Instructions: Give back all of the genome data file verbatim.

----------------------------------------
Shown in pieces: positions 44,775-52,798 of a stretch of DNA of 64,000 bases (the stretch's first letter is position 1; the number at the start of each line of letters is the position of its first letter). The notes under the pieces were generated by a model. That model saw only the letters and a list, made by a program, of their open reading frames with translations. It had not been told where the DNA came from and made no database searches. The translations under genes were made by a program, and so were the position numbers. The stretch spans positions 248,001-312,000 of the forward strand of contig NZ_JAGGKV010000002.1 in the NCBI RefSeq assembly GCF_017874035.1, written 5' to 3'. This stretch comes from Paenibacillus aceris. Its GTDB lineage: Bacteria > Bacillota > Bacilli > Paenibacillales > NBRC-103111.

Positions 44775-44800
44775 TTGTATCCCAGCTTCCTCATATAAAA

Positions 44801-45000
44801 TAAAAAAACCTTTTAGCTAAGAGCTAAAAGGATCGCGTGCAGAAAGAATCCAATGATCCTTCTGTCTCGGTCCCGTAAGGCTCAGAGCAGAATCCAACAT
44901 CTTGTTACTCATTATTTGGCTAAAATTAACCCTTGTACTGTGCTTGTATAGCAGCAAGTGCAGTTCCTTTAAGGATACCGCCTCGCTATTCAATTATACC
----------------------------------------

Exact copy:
Shown in pieces: positions 44,775-52,798 of a stretch of DNA of 64,000 bases (the stretch's first letter is position 1; the number at the start of each line of letters is the position of its first letter). The notes under the pieces were generated by a model. That model saw only the letters and a list, made by a program, of their open reading frames with translations. It had not been told where the DNA came from and made no database searches. The translations under genes were made by a program, and so were the position numbers. The stretch spans positions 248,001-312,000 of the forward strand of contig NZ_JAGGKV010000002.1 in the NCBI RefSeq assembly GCF_017874035.1, written 5' to 3'. This stretch comes from Paenibacillus aceris. Its GTDB lineage: Bacteria > Bacillota > Bacilli > Paenibacillales > NBRC-103111.

Positions 44775-44800
44775 TTGTATCCCAGCTTCCTCATATAAAA

Positions 44801-45000
44801 TAAAAAAACCTTTTAGCTAAGAGCTAAAAGGATCGCGTGCAGAAAGAATCCAATGATCCTTCTGTCTCGGTCCCGTAAGGCTCAGAGCAGAATCCAACAT
44901 CTTGTTACTCATTATTTGGCTAAAATTAACCCTTGTACTGTGCTTGTATAGCAGCAAGTGCAGTTCCTTTAAGGATACCGCCTCGCTATTCAATTATACC